U.S. Supreme Court
Colleges aren’t saying so publicly, but a few are starting the process of figuring out what they would do if the U.S. Supreme Court, as expected, rules this year against affirmative action.
The American Association of Collegiate Registrars and Admissions Officers last week recommended that colleges “establish a review team in early 2023 that includes your institution’s legal counsel” to prepare.
AACRAO hasn’t given up on the Supreme Court. It filed briefs in the cases involving Harvard University and the University of North Carolina at Chapel Hill that endorse the universities’ position that their use of affirmative action is legal. But AACRAO also remembers what happened when the University of California Board of Regents banned affirmative action in 1995, and the state followed a year later: Black and Latino enrollment fell by half in the first year of the new policy at the Berkeley and Los Angeles campuses.
In a brief filed with the Supreme Court, the University of California president and all the chancellors said that since the system dropped affirmative action, “UC has implemented numerous and wide-ranging race-neutral measures designed to increase diversity of all sorts, including racial diversity. Those measures run the gamut from outreach programs directed at low-income students and students from families with little college experience, to programs designed to increase UC’s geographic reach, to holistic admissions policies. Those programs have enabled UC to make significant gains in its system-wide diversity. Yet despite its extensive efforts, UC struggles to enroll a student body that is sufficiently racially diverse to attain the educational benefits of diversity. The shortfall is especially apparent at UC’s most selective campuses, where African American, Native American, and Latinx students are underrepresented and widely report struggling with feelings of racial isolation.”
Most observers expect that a majority of the Supreme Court justices will ignore the briefs in support of affirmative action. And this raises lots of questions:
- How broad will the Supreme Court decision be? Many colleges that do not have hypercompetitive admissions hope for a narrow decision that might not affect them, but other observers expect a broad decision.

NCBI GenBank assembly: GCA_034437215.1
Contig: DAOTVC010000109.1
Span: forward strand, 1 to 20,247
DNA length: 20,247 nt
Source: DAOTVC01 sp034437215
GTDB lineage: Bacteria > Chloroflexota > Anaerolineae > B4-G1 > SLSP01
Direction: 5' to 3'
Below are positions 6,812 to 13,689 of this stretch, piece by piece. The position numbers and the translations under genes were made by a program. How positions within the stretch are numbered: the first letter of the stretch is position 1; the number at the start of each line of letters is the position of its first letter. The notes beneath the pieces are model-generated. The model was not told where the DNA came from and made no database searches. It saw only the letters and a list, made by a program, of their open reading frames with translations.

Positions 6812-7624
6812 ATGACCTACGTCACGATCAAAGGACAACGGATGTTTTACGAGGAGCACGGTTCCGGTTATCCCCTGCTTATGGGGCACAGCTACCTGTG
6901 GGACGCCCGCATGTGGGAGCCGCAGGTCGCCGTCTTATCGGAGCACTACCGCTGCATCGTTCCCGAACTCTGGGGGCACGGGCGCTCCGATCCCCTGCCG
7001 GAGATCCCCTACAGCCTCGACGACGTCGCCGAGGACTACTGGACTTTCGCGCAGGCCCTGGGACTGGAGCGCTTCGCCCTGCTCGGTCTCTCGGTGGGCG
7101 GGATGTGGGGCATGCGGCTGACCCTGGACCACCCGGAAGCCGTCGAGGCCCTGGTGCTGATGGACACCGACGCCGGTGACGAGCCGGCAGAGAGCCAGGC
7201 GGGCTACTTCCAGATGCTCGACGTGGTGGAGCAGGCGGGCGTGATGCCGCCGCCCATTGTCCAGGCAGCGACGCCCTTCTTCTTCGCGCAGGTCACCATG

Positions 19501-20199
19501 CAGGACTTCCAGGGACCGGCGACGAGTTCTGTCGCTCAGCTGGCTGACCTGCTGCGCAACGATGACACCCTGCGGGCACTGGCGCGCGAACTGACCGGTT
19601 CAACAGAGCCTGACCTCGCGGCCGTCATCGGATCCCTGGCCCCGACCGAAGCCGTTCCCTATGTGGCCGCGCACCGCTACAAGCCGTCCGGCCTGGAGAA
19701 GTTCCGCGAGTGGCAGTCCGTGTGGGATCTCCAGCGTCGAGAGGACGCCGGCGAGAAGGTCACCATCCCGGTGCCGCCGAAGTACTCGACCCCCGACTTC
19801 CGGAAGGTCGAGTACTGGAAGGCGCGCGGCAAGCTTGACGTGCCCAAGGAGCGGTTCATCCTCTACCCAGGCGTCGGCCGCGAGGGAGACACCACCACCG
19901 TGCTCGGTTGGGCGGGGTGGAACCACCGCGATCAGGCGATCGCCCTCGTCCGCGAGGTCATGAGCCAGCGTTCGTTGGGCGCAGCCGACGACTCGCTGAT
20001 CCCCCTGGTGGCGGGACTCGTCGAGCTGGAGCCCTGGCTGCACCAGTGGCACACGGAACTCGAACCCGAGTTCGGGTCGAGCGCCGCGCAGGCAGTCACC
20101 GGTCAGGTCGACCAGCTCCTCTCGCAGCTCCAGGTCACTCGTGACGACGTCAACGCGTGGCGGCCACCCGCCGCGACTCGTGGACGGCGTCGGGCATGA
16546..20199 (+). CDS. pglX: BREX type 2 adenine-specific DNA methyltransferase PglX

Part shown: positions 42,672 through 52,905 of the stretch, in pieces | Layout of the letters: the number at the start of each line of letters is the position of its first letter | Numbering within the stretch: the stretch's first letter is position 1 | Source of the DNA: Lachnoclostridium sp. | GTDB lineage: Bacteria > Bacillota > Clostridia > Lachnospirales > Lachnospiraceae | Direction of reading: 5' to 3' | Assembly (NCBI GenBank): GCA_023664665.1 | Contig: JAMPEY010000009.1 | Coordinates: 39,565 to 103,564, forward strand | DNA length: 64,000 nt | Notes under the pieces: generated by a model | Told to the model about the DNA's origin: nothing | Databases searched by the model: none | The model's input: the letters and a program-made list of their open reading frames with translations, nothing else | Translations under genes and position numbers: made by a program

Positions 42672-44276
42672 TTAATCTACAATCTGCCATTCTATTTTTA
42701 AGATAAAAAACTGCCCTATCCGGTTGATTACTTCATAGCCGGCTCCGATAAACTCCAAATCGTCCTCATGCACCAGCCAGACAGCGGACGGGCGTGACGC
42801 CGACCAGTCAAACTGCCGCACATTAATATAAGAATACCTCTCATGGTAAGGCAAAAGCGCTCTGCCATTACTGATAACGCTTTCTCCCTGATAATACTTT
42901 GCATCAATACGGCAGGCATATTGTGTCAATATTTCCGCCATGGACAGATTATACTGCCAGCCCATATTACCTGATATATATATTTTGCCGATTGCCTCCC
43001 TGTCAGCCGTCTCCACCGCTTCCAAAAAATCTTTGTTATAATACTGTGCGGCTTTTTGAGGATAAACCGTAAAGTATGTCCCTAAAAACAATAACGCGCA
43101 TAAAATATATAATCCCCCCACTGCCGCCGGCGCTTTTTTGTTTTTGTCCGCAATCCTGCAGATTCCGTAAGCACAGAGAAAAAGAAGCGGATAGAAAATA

- Will the decision affect financial aid in addition to admissions? (If so, many more colleges could be immediately affected.)
- Will the decision affect recruitment programs for students (for example, a summer program in science for Latinos)? Again, if the Supreme Court decision is in this direction, a lot more colleges could be affected.
In theory, the Supreme Court could rule at any time. But most expect a decision in June, as the court wraps up its work for the 2022 session.
AACRAO urged colleges to create a commission with a broad agenda. “Because this decision could possibly implicate more than your admissions program, the team will need to be well-grounded in your institutional mission and vision, and should be cross-functional across all of your intake processes. In its review, the team will need to identify the areas in which your institution may be at risk should the court significantly narrow or eliminate altogether any consideration of race in the admissions process, and any other programs that could be implicated due to their adjacency to admission,” AACRAO said. “Their work should include vision, direction, response planning, impact and investment, compliance, communications, and stakeholder participation.”
The panels should then conduct an audit, AACRAO said, and look at more than affirmative action. “Identify areas that might need to change should the court further narrow or eliminate affirmative action,” the recommendation said. “This audit will establish a baseline inventory of all policies/procedures/practices associated with diversity, equity and inclusion. You should include any legacy or donor considerations you may have in place.”